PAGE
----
In the pack, the leaders are known as the alpha male and the alpha female and they are the only wolves in a pack that can have babies. The wolf breeds once per year around the end of the winter so that the cubs (baby wolf) can arrive in the spring. The mother wolf can have up to ten baby cubs in a litter (group) at one time. Newborn cubs only weigh one pound and cannot see or hear for the first few weeks and therefore, cannot protect themselves from harm. In this way, they are just like newborn babies. They need their parents to take care of them and even feed them milk. While the mother protects her cubs and feeds them her milk, the other pack members bring her food from the hunts to help her survive. After eight weeks, the cubs are big enough to eat small animals that they hunt and the mother goes hunting leaving the cubs with an adult wolf that "babysits" the cubs.
Shortly after, wolves are considered grown enough to help hunt and by eighteen months old, they are full sized and can start their own families.
Wolf families are compared to stay at home mothers who stays home to feed and nurture the babies and the father goes off to hunt. In some cases, older siblings are helping to provide food for the young. "Stay at home wolf moms" teach the young how to survive and take care of themselves until they are strong enough to fend for themselves and either stay at home or venture off on their own. Many human children have a babysitter that allows parents to go and get things done while the children stay home. In the cases where the wolf cubs are big enough to stand on their own, the stay at home mom can go work part-time to help the father with hunting while the cubs stay with an older sibling wolf or "babysitter" as humans call it. This can be just like a large community taking care of each others children or having an active extended family that raises the young.
The elephant is the largest land mammal alive. Unlike other mammals, the elephant can grow for their whole life. Ultimately, the largest are also the oldest elephants. The Indian elephant can be anywhere from nine feet to eleven feet tall and the African elephant can be anywhere from seven feet tall to thirteen feet tall.
There are only two species of elephant and they are the African elephant and the Asiatic (Indian) elephant and this is because elephants live only in Africa and Asia with the exception of those elephants living in the Zoo in various countries. The elephant can survive in different habitats or weather conditions. Some can live in grassy savannah, in tropical rainforest, dry lands and even in mountain areas.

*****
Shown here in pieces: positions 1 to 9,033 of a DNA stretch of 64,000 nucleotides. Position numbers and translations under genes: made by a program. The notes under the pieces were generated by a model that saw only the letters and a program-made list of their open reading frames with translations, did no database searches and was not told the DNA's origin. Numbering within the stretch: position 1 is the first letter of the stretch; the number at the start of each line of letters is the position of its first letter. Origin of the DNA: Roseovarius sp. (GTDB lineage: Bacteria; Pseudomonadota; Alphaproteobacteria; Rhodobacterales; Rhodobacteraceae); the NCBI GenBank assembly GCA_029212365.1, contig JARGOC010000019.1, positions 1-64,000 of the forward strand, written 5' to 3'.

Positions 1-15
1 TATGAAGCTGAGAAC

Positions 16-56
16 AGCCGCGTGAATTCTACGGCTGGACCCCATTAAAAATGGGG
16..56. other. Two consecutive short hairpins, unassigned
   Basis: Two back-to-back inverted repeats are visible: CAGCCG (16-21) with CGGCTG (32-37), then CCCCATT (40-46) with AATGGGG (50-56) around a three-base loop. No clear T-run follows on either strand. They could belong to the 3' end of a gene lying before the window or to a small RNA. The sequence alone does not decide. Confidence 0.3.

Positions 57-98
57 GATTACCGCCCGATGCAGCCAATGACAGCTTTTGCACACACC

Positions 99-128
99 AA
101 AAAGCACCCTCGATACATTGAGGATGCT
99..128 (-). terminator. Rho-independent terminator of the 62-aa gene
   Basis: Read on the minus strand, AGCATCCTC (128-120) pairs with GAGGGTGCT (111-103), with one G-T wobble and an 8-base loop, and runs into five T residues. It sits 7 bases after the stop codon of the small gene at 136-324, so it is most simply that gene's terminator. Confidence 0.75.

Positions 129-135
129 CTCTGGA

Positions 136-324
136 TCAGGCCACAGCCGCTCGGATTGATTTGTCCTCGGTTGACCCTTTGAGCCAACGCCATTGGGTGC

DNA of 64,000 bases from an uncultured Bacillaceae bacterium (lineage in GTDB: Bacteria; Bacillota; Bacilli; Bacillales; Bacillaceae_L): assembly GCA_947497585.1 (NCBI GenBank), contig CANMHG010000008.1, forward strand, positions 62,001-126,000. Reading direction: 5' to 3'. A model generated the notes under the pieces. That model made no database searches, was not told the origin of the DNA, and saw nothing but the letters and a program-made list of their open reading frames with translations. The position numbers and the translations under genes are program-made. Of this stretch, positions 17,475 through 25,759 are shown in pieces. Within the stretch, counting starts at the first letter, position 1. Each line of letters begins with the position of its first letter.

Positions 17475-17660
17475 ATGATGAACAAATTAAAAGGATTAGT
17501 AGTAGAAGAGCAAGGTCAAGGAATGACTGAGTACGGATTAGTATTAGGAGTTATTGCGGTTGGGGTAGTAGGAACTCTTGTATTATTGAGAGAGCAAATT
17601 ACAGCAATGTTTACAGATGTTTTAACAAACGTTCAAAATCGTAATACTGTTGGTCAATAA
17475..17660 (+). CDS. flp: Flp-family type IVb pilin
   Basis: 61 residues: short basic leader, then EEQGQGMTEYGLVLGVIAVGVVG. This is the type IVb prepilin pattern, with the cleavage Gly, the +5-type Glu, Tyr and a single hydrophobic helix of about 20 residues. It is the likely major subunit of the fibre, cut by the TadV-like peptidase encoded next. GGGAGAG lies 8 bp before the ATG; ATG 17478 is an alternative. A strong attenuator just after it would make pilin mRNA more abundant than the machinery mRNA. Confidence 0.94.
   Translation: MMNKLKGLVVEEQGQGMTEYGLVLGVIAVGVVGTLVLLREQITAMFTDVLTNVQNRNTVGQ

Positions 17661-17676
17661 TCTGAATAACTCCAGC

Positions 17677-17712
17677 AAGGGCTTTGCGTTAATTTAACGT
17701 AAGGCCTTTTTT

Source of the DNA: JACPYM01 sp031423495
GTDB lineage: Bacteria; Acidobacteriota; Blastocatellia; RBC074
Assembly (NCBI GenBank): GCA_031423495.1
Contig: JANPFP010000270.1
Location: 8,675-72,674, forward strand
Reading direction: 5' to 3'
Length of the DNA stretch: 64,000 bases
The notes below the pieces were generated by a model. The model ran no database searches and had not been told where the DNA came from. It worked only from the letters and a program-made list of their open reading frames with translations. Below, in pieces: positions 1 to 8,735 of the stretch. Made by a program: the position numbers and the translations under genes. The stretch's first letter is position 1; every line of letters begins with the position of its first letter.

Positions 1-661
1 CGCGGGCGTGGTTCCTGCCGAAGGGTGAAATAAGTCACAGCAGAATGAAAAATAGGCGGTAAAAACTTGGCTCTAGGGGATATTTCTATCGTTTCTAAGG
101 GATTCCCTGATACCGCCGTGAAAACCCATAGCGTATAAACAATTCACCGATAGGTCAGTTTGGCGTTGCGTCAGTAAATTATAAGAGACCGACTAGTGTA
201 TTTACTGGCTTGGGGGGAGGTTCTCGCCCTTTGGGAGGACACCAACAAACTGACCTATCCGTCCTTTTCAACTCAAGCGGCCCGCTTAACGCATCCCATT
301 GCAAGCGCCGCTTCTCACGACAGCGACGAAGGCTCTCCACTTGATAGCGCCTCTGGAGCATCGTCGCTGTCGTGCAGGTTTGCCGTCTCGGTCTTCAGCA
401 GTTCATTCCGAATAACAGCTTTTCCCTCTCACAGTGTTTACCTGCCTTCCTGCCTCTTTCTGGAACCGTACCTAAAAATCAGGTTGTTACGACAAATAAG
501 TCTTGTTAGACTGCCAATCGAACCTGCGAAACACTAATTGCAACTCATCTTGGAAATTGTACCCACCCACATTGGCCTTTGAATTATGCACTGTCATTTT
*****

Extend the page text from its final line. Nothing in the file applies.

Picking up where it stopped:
Female elephants are called cows and they live in family groups with all of the daughters of the family leader. The leader of the family group is usually the oldest female. Normally, the family group consists of eleven or twelve elephants. Family groups can join with other family groups to eat and travel together forming bonds called kin.
Male elephants are called bulls and at the age of fourteen, the young bulls leave their family group to be with a group of adult male bulls.
In elephant families, as groups are formed, some of the weaker elephants are left behind. If they are sick or have become injured, it is common for the group to keep moving to try and find water holes or food. The abandoned elephants may struggle to keep or or they may rest and get healthy again. In either instance, another passing group could come along and adopt the straggling elephant. The once helpless elephant could get support and love from other family groups and may start a new journey with the new family.
Humans adopt new children into their families and give them an opportunity to be a part of a family again. Due to the leaving and gathering of family members and the constant migrations, some family groups pick up their relatives and some baby elephants are raised by their grandmothers.
Grand-parenting has become a huge family dynamic in families all over the world. In grand-parenting, it is usually the grandmother that raises her grand children in order to compensate for something their children lack. In my classroom, the grandparents that raise children do so because the parents are young and evade responsibility for their children. In other cases, the parents may have passed away and the grandparent is the next in line to take care of their children. Elephant grand-parenting is very similar to human grand-parenting.